Wines had finally attained the necessary juridical framework by which to protect the name and the quality of the Priorat, as well as improved commercialisation and the opportunity to prevent manipulation and fraud, Furthermore, the existence of an official Denominacio d'Origen created new prospects for the area, which had hitherto been severely chastised by depopulation and by the general recession affecting the rural world. With a view to attaining effective administrative organisation and ensuring that the Consell Regulador become an efficient instrument for controlling quality and overseeing the interests of the region, the urgent need was expressed to establish a register of wines, wineries and export practices. The Consell sought to greatly foster the development of the sector, recover the prestige of Priorat wines and participate in trade fairs. It was even proposed that a wine contest be organised. The Denominacio d'Origen, however, proved incapable of meeting expectations and the sector did not recover from the recession.

At the end of the 1970s the sector was still in decline, and the situation was further aggravated by constant emigration from the land, the ageing of the population, low production and technical difficulties involved in harvesting. The number of people belonging to cooperatives fell, installations had become obsolete, opportunities for investment were practically nil and some vinicultural concerns were practically forced to close due to the lack of available labour. 
barcelona wine tour


The situation seemed to have reached a point of no return when in the early 1980s a group of wine connoisseurs convinced of the potential of the Priorat radically changed the prospects of the area, although they were not overly aware of the effects this would produce. In the space of little under a decade, the size of vineyards, wine-production figures and the number of cellars increased astonishingly. Nobody, not even the most optimistic, could have foreseen such an about-turn in circumstances.

The Consell Regulador de Ia Denominacio d'Origen had only a few years at its disposal to adapt to the new situation. In 1999 it transferred its head office from the Estacio Enologica de Reus to the very heart of the Priorat, which made legal formalities easier to conduct and led to greater commitment on the part of the sector. The next major step was recognition of the Priorat as a Denominacio d'Origen Qualificada (a designation of origin at a higher level with a stricter set of rules), which led to new regulations being drawn up that emphasised the importance of the region, advocated technical innovations and established stringent wine protection measures in order to guarantee its quality.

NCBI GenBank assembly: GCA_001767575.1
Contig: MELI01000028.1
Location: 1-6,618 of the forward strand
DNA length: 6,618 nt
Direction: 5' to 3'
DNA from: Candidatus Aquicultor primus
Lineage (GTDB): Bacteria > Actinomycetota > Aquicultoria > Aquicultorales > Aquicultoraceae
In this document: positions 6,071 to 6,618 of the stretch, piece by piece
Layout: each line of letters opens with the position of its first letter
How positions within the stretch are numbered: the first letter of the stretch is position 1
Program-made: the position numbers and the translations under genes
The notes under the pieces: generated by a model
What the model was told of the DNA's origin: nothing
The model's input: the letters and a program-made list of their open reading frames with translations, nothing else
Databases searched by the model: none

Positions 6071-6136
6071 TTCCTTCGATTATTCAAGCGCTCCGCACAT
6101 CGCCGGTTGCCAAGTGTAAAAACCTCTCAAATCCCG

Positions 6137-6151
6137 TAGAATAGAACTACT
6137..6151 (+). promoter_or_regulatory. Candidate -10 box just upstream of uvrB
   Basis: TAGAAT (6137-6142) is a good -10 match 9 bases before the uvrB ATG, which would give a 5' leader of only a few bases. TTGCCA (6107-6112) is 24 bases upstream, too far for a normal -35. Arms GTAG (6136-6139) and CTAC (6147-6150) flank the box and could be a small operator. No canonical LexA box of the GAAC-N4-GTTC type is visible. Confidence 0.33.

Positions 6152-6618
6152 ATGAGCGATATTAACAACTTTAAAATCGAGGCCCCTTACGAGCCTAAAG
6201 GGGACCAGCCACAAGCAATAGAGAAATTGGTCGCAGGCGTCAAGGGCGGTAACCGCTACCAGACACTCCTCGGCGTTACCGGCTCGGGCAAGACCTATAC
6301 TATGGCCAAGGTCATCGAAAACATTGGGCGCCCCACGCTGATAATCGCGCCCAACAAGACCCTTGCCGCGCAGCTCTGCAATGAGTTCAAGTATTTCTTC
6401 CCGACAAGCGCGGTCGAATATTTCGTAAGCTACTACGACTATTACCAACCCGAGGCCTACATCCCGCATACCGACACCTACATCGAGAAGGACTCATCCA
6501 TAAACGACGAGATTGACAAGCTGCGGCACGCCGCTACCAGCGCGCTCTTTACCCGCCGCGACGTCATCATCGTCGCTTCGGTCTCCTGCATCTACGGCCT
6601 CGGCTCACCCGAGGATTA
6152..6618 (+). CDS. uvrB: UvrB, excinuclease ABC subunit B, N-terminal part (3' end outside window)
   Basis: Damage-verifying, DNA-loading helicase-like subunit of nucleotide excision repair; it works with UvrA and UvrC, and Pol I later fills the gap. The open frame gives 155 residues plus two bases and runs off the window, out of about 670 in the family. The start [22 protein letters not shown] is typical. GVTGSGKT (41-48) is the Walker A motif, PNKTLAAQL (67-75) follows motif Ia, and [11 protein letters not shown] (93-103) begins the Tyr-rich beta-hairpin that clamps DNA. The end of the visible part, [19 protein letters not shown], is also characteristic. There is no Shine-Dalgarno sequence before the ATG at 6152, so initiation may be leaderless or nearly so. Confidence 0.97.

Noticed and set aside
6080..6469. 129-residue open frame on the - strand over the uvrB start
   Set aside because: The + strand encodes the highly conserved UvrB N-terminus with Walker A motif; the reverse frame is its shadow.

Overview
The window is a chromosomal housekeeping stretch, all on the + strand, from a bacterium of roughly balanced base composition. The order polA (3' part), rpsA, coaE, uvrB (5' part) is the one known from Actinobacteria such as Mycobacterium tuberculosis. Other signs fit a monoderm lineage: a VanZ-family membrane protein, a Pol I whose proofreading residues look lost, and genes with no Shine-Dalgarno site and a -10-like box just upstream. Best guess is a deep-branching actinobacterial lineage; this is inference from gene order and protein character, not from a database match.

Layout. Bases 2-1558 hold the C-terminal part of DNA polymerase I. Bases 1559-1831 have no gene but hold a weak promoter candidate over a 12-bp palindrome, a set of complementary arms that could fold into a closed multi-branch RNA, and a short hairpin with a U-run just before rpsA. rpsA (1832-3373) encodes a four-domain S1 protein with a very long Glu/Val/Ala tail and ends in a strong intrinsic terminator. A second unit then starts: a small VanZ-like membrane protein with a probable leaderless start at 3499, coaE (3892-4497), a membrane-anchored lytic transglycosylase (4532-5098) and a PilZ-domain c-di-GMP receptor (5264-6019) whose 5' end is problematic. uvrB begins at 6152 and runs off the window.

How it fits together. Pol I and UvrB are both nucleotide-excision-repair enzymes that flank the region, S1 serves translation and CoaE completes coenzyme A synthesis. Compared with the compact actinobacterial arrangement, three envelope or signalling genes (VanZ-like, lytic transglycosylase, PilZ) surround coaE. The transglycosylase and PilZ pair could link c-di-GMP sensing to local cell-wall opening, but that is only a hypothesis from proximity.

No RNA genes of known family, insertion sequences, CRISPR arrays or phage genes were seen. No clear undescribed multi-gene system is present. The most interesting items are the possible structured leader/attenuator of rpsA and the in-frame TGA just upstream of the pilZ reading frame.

The D.O.Q. Priorat has gained merited prestige that together with the international recognition of its wines, but above all the proven high oenological quality of the area, has attracted major concerns both from the vinicultural sector of Catalonia and from abroad, all eager not to miss the opportunity to produce top-class wines.

This resurgence is based primordially on exploitation of the oenological potential of the land with the application of state-of-the-art techniques of cultivation, wine-making and ageing and the orientation of production towards the international quality wine sector. The high regard in which Priorat wine is held has offset production costs.

The outcome of this process is the generation of greater profits that have begun to reverse the dramatic process of depopulation in the area. And re-investment of these profits has led to a progressive increase in the capacity to generate wealth. The refurbishment of old wineries and disused buildings, coupled with the construction of new plants, has improved the urban environment and fostered the development of other economic sectors.

The modification of the landscape resulting from the plantation of new vineyards that increase local prosperity must go hand-in-hand with endeavours to preserve a privileged natural environment. Rather than large-scale exploitation, the orographical and geological characteristics of the Priorat foment the production of wines closely linked to a specific physical milieu and meticulous individual endeavour, a phenomenon known locally as vins de poble or vins de finca ("farm-produced" wines).

The wine industry has generated an entire culture that attracts visitors and fosters other economic activities. Progress in the region that comes under the Denominacio d'Origen Qualificada Priorat must therefore be compatible with conservation of the local natural and historical heritage as part of a process geared towards genuine sustainable development. 
visit priorat
2 days in Priorat.
By train!
Custom Tours!
montsant wine tours

ANDREU, Jordi, "Creixement demografic i transformacions economiques al Priorat (segles XVI-XIX)", in Penell, no. 3, Reus, 1989.

ANGUERA, Pere; ARAGONES, Manuel, “El Priorat de Ia Cartoixa d'Scala Dei,” Santes Creus, 1985.

CIURANA, Jaume, “Els vins de Catalunya,” Generalitat de Catalunya, Barcelona, 1980.

FIGUERAS, Anna; CALVO, Joaquim, “El Priorat, la vinya i el vi,” Carrutxa, Reus, 1996. GORT, Ezequiel,”Historia de Ia Cartoixa d'Scala Dei”, Fundacio Roger de Belfort, Reus, 1998.

JUNCOSA, Isabel, “Tractat d'agricultura. Manuscrit anonim de Porrera. Segle XVIII”, Reus, 1998.

Cannot find your tour?
Please do not hesitate to contact us to find your custom tour 

Email Support
Are you ready for the best wine tours barcelona?
Call Center
Have any questions about your wine
Contracting policy
Secure Payments